Police busted another major drug ring supplying large quantities of heroin, fentanyl and prescription painkillers to Staten Island in New York City.
Authorities arrested nine individuals from Staten Island on charges of distribution of heroin and oxycodone and could face prison sentences of up to 20 years. Officials in the region said the trafficking operation is linked to a string of fatal overdoses over the past several months in the area. One of the suspects, Carol Monforte, 57, of Staten Island, was arrested by authorities in Arizona, reports PIX 11.
The group also trafficked in fentanyl, an opiate-based painkiller often cut up into heroin supplies to add potency. Fentanyl is known to be roughly 50 to 100 times more powerful than morphine and can be fatal to anyone who comes into contact with it.
“These defendants allegedly pushed heroin and oxycodone for months, contributing to the opioid plague that has caused great suffering on Staten Island,” U.S. Attorney Robert L. Capers said in a statement. “Today’s arrests demonstrate this Office’s commitment to marshal all available resources necessary to investigate and prosecute those who peddle these highly addictive narcotics in our communities.”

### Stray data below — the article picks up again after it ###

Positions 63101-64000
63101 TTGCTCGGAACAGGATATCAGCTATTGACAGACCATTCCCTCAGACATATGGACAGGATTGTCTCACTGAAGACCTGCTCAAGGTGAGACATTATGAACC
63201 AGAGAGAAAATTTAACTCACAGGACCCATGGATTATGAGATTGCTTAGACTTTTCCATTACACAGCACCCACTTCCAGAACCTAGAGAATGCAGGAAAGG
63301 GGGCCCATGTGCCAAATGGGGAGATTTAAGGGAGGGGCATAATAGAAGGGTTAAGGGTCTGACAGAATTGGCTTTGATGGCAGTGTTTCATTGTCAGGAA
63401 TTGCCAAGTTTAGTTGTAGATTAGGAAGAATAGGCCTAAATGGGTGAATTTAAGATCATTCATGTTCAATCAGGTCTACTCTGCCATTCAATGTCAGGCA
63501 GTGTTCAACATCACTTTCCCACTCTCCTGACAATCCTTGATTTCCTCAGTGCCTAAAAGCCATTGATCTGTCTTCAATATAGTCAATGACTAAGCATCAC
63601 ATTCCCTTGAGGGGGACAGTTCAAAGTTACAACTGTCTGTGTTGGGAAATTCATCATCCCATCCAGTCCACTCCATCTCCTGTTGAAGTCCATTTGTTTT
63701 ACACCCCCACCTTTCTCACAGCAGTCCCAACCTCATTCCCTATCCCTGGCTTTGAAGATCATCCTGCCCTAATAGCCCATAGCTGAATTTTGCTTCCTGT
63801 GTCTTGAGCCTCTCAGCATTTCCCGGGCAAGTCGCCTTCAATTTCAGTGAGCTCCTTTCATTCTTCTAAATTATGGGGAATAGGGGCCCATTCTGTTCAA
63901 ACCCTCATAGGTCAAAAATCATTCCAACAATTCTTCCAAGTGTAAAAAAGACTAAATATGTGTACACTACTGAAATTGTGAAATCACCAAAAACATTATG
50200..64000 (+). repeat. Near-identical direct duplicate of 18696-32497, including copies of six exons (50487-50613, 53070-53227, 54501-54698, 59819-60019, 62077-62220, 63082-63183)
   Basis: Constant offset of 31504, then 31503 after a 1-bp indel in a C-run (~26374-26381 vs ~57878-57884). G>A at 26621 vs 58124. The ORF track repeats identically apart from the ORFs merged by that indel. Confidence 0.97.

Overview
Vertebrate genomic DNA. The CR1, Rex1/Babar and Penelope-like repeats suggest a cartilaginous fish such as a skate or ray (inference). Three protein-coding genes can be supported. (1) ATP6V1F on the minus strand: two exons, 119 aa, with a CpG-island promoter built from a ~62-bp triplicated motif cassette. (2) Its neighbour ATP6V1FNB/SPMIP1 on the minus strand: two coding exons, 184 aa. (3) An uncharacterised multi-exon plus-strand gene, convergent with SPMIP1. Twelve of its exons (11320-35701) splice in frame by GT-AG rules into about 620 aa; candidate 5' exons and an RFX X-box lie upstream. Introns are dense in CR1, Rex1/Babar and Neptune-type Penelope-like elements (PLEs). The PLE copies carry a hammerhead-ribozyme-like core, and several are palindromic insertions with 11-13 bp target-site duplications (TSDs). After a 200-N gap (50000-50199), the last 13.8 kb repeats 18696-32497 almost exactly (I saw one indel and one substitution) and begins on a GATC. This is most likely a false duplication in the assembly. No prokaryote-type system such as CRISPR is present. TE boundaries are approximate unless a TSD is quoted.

Law enforcement is making progress in their fight against major drug traffickers in the region. Earlier in the month police busted a massive drug operation that also distributed heroin cut with fentanyl in Staten Island, causing the overdose death of a pregnant woman. Amanda Dimarinis, one of those arrested in the bust, was a teacher at local middle school I.S. 49 and allegedly sold heroin cut with fentanyl on the property during her lunch breaks.
A joint investigation between the Bronx District Attorney’s Office, the New York City Police Department and the Drug Enforcement Agency over eight months culminated in a massive drug bust Jan. 31. Police arrested 32 people involved in an international heroin distribution ring, seizing more than 100 pounds of opioids worth roughly $22 million.
New York experienced a 135.7 percent increase in synthetic opioid and heroin deaths between 2014 and 2015, one of the largest increases for a state.
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